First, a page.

Sacrifice and Substitution?

love book-cropped

I received two notes last week on the day I posted about “Restoration not Retribution.” The first one was from a man who beautifully and articulately described his Christian faith in God and Jesus, along with the Christian practice of communion and its meaning in his own life.

He just couldn’t believe that Jesus died as a sacrifice for our sins or that God would demand such a death. And so he worried that he might not be Christian. I think his experience and concern is a very common one. The idea that Jesus sacrifices himself in place of us and pays our debt to God has (unfortunately) become synonymous with Christianity for many people.

How we think about God and Christ matters, but being Christian doesn’t depend on believing in substitute sacrifice. Some people will disagree with me about that, and that’s okay. I also disagree with them.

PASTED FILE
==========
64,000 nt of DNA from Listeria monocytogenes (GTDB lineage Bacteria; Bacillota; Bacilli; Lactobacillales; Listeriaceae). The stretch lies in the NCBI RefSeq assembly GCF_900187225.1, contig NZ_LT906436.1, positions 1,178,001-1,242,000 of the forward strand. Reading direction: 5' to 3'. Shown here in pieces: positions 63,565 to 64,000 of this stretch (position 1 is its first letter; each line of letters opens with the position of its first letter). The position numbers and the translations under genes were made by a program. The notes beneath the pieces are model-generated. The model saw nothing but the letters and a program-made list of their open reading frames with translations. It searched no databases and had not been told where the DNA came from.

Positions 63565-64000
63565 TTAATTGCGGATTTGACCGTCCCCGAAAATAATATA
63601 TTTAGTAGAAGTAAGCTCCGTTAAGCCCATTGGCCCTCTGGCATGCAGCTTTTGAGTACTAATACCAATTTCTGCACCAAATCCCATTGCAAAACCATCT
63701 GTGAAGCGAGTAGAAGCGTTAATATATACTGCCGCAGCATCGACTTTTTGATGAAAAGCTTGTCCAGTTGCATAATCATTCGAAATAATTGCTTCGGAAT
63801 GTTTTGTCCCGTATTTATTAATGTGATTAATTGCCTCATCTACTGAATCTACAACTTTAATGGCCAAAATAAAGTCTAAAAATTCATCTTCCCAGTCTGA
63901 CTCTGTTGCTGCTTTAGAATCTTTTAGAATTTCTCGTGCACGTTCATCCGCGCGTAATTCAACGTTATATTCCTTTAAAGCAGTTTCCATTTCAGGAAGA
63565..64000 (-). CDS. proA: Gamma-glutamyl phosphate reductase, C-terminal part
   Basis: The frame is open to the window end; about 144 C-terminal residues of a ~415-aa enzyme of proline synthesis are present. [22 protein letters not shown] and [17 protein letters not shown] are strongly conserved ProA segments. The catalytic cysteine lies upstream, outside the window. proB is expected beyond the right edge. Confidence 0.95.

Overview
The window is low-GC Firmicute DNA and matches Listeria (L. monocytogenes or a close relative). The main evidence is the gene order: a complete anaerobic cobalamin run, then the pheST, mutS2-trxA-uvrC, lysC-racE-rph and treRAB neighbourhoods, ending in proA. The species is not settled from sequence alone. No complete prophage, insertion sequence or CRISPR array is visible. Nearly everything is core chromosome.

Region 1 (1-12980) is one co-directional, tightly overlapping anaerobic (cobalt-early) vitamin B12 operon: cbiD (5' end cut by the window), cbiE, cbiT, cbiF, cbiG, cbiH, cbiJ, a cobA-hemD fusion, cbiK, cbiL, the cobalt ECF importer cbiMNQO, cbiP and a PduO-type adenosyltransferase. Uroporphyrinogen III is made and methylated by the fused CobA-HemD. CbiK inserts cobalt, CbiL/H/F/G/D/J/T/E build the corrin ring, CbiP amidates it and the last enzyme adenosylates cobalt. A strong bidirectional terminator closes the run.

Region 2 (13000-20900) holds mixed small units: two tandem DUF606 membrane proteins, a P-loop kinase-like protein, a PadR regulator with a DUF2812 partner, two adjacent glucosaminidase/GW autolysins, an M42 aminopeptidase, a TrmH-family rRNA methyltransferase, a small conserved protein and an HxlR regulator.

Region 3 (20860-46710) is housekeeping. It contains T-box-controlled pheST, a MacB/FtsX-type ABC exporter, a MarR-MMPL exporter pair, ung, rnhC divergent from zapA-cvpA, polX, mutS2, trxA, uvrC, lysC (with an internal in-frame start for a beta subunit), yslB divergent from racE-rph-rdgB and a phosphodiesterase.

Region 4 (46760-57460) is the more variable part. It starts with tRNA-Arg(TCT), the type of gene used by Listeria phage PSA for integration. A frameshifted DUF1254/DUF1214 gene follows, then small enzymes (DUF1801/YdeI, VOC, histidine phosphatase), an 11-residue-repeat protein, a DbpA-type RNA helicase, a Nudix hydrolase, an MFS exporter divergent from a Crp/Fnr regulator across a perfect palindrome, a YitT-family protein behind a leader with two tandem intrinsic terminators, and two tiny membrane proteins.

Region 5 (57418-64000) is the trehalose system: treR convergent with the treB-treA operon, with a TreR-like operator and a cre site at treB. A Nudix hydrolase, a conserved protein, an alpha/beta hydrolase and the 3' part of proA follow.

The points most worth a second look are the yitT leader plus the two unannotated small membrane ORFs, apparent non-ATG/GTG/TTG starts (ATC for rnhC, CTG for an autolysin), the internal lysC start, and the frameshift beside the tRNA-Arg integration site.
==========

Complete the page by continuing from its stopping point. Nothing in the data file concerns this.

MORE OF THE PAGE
The second note I received that day was from a respected colleague, also a Presbyterian pastor, who felt that my piece had a quality of “slap down” of people who do understand Jesus’ death as a substitute sacrifice. I took his critique seriously. Even though I need to keep writing what I am writing, I need to be more thoughtful about my tone.

I reread my piece from last week and did edit one short sentence in which I regrettably called the ideas I was taught as a child “ridiculous.” It did imply, although I wasn’t thinking about this, that people who believe those ideas are also ridiculous.